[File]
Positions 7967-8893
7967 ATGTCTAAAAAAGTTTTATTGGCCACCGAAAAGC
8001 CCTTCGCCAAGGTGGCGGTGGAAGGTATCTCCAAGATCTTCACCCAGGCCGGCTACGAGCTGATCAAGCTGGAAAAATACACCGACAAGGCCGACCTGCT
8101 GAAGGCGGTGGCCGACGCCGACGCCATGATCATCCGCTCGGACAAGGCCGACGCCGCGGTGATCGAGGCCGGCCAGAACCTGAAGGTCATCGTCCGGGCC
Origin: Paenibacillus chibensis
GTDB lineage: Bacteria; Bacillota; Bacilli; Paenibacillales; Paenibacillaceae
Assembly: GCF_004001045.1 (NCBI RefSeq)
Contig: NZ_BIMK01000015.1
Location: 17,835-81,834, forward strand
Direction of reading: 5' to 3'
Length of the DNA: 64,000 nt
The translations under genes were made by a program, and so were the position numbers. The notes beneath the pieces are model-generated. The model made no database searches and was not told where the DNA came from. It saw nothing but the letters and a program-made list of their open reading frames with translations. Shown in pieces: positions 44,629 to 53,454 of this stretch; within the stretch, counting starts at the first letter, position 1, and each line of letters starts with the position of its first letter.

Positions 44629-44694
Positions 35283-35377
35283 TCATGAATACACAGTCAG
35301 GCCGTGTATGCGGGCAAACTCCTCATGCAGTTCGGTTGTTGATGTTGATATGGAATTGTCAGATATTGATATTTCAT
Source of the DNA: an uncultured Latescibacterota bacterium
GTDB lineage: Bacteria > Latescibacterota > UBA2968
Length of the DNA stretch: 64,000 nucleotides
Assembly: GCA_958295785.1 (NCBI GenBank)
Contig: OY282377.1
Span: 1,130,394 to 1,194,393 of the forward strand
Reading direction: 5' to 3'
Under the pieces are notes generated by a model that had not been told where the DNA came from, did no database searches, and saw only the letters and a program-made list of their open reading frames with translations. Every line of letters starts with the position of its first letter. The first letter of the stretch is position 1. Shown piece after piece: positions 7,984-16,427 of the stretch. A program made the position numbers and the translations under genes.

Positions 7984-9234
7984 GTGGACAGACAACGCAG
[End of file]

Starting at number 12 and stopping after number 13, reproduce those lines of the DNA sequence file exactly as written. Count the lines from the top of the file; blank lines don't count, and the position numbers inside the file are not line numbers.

The translations under genes were made by a program, and so were the position numbers. The notes beneath the pieces are model-generated. The model made no database searches and was not told where the DNA came from. It saw nothing but the letters and a program-made list of their open reading frames with translations. Shown in pieces: positions 44,629 to 53,454 of this stretch; within the stretch, counting starts at the first letter, position 1, and each line of letters starts with the position of its first letter.

Positions 44629-44694